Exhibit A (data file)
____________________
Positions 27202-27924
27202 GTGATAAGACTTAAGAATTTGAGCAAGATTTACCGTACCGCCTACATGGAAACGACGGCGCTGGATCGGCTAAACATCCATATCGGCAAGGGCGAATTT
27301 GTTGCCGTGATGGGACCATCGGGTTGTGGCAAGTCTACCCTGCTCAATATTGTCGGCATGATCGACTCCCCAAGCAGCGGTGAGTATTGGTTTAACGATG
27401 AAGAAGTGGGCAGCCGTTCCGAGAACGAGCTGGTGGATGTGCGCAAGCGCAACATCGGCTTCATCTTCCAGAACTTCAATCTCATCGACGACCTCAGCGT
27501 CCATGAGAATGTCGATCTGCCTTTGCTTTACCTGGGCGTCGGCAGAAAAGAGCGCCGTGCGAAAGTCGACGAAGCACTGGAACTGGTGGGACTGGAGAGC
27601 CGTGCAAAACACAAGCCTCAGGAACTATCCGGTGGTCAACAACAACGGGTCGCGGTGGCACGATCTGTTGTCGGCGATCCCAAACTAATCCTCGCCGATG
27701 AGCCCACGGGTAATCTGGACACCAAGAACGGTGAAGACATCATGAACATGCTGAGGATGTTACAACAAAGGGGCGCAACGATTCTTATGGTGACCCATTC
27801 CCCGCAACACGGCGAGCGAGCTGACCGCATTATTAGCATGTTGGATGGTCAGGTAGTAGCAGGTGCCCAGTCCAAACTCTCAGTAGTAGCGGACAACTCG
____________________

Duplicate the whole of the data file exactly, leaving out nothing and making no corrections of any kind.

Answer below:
Positions 27202-27924
27202 GTGATAAGACTTAAGAATTTGAGCAAGATTTACCGTACCGCCTACATGGAAACGACGGCGCTGGATCGGCTAAACATCCATATCGGCAAGGGCGAATTT
27301 GTTGCCGTGATGGGACCATCGGGTTGTGGCAAGTCTACCCTGCTCAATATTGTCGGCATGATCGACTCCCCAAGCAGCGGTGAGTATTGGTTTAACGATG
27401 AAGAAGTGGGCAGCCGTTCCGAGAACGAGCTGGTGGATGTGCGCAAGCGCAACATCGGCTTCATCTTCCAGAACTTCAATCTCATCGACGACCTCAGCGT
27501 CCATGAGAATGTCGATCTGCCTTTGCTTTACCTGGGCGTCGGCAGAAAAGAGCGCCGTGCGAAAGTCGACGAAGCACTGGAACTGGTGGGACTGGAGAGC
27601 CGTGCAAAACACAAGCCTCAGGAACTATCCGGTGGTCAACAACAACGGGTCGCGGTGGCACGATCTGTTGTCGGCGATCCCAAACTAATCCTCGCCGATG
27701 AGCCCACGGGTAATCTGGACACCAAGAACGGTGAAGACATCATGAACATGCTGAGGATGTTACAACAAAGGGGCGCAACGATTCTTATGGTGACCCATTC
27801 CCCGCAACACGGCGAGCGAGCTGACCGCATTATTAGCATGTTGGATGGTCAGGTAGTAGCAGGTGCCCAGTCCAAACTCTCAGTAGTAGCGGACAACTCG